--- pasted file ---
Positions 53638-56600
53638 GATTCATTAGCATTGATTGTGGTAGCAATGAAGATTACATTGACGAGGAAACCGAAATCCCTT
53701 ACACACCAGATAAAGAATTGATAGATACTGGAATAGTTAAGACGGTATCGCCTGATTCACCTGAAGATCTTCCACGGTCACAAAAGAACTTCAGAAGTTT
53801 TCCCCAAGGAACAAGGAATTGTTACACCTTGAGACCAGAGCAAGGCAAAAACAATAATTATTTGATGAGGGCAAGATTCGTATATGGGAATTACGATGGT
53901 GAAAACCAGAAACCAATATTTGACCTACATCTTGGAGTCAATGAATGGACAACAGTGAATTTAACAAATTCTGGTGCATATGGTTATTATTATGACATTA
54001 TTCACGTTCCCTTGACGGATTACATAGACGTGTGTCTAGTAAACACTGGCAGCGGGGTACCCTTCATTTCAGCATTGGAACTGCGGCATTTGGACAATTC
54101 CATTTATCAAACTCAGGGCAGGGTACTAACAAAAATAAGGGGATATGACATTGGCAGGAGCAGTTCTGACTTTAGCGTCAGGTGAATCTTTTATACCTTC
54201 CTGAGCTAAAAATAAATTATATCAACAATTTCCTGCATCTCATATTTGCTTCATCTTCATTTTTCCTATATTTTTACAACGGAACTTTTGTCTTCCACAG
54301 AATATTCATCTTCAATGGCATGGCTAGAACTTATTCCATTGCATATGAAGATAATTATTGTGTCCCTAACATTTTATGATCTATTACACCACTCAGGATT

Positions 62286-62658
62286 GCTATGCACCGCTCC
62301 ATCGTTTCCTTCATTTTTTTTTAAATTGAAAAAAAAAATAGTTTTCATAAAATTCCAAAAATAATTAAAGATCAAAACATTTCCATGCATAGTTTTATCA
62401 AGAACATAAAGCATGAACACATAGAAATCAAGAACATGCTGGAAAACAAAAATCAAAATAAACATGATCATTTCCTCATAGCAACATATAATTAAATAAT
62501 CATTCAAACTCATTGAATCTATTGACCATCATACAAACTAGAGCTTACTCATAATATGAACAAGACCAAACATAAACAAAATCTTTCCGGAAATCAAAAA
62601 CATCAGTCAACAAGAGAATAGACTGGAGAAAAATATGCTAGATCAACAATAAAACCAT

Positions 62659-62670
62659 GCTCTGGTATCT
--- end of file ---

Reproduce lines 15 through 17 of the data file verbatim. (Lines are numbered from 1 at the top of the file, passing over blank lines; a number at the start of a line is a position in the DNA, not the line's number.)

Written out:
62601 CATCAGTCAACAAGAGAATAGACTGGAGAAAAATATGCTAGATCAACAATAAAACCAT

Positions 62659-62670
62659 GCTCTGGTATCT